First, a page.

I just wanted to stoke the fire a little bit. I do see relevance in the PMP in different ways than others. The rub here is each of us sees relevance via personal motivations, ranging from the most altruistic to the most egoistic. Some got the PMP to see project management from the PMI perspective and with the hope of becoming better project managers. Some project managers got their PMP because the companies they wanted to work at were demanding them. Some hire only PMPs, because it’s just easier to do a keyword search than it is to see if an applicant will work well with an organization’s culture. Some offer PMP bootcamps, because some have created an ecosystem and market that drives the need for their existence.

    The PMP does have relevance because it holds value to someone. In time, let the market decide if it continues to hold value. When it no longer has value, it no longer is relevant.

    Let me stoke the fire again by deflecting the original question “How relevant is the PMP” to “How relevant is an MBA awarded by certainly online universities”? I knew someone who got his MBA in 1 year from an online university. He paid his money and he got an MBA. He may have learned something in that time but he applied none of it on his projects. How is that any different? He got a new job because he had “MBA” appear after his name.

    Let the flame wars begin.

  • Heya, Derek! You raise a few good points. I guess the question should be more specific: how relevant is a PMP to project success? Probably about as relevant as an MBA from Bob’s School of Business And Tanning Salon.

    You’re absolutely correct that as long as a PMP holds value to someone, then it holds relevance individual to the viewer. But in an organizational context, its the values of the collective that bear it up over time. Of course, an organization’s values tend to belong to the oligarchy at the top…so I guess a further refinement of the question should be, “is the PMP relevant to project success in the eyes of organizational leaders”, in which case I’d have to say the answer is “yes” whether there’s merit there or not.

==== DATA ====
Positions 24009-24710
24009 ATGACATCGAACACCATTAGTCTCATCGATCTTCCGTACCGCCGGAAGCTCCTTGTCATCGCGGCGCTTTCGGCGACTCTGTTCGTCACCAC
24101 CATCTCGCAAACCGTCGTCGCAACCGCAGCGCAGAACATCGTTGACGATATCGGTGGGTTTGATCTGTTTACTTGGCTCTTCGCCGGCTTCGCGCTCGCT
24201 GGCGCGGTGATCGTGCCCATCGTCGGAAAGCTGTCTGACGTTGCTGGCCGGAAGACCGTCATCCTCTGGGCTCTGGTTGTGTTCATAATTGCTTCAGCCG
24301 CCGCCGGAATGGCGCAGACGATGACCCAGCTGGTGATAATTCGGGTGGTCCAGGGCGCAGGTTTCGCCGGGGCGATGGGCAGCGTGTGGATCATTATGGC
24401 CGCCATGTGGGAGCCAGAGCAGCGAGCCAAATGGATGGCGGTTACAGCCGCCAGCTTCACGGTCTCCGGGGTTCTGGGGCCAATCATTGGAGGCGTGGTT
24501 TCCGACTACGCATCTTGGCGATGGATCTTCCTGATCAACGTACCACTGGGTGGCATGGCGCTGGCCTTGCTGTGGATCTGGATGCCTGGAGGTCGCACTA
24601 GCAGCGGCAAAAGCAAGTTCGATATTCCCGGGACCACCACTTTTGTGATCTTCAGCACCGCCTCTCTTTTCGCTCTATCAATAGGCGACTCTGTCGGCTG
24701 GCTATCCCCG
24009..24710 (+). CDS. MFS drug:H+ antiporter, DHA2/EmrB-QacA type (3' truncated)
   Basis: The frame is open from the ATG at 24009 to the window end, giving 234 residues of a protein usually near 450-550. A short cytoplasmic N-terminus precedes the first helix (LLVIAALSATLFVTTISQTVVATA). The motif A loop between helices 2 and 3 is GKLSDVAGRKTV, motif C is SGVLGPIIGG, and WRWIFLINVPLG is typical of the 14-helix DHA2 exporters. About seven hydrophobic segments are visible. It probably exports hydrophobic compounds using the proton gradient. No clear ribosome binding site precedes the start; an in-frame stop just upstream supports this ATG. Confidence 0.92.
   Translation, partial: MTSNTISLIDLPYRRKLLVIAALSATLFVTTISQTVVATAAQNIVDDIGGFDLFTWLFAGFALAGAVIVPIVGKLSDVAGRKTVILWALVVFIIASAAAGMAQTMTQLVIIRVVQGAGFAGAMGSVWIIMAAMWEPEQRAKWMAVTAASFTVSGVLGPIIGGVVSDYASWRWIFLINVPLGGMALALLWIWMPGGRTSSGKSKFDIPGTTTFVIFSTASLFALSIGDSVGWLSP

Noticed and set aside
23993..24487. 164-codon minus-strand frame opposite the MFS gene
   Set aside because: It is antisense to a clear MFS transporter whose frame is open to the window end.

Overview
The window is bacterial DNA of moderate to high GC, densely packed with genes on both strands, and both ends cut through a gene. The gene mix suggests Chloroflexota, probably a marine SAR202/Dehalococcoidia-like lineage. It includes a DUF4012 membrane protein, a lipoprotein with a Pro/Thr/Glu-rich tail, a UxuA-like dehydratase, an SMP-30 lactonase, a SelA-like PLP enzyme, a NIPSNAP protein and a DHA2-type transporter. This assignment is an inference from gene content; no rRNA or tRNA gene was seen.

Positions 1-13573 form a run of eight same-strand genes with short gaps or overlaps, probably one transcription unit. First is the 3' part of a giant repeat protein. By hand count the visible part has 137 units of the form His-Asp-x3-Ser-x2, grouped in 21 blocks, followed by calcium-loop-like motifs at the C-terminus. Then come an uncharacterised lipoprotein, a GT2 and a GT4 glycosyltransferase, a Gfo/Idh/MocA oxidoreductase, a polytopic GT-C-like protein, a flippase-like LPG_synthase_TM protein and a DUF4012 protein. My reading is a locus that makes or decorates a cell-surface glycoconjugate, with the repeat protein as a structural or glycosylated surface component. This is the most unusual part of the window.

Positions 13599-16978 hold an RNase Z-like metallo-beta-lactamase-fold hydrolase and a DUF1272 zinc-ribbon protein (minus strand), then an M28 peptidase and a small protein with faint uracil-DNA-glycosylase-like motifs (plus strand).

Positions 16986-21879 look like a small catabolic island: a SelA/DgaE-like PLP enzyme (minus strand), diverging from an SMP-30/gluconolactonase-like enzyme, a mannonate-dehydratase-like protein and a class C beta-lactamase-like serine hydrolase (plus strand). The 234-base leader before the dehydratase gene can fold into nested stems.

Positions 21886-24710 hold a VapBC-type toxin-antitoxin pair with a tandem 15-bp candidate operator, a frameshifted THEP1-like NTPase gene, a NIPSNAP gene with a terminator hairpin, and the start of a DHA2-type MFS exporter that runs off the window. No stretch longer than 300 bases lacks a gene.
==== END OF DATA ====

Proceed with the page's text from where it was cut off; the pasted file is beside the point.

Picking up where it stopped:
• Q: What do you call the guy who graduates from medical school at the bottom of his class?

    A: Doctor.

    Q: Would you rather hire the applicant with a 2.05 GPA from Harvard, or the guy with a 4.0 from the State University of New York at Albany?

    A: If they both graduated more than five years ago, isn’t there something more relevant on their respective resumes?

    The best undergraduate education is the one that produces a critical thinker who can communicate clearly, succinctly, and persuasively. The best graduate education is the one that produces a subject matter expert who can independently maintain that expertise.

  • Elizabeth

    The ability to audit PMPs came up in conversation at the PMI EMEA Congress today. The number of PMPs is growing quickly and the implication was that they don’t have the manpower to audit a significant proportion of the membership applications. I wonder if they will put more resources into auditing PgMP applicants. From what I remember from a hazy discussion at another PMI event last year they are much stricter about auditing those because they are in the early days of the credential and they want to set it up as a credible thing. Does anyone have any more up to date information on auditing for PgMP?

  • Thanks so much for commenting, Elizabeth! I think that’s a good question, and I know I’d like to know more. It’s very timely you’re at the PMI EMEA Congress! 🙂

    I do understand that the burden of auditing so many PMP applicants must be overwhelming, and I can understand why they’d want to pay closer attention to the audit approach for the PgMP, as it’s new and they have opportunities to tackle increased demand differently.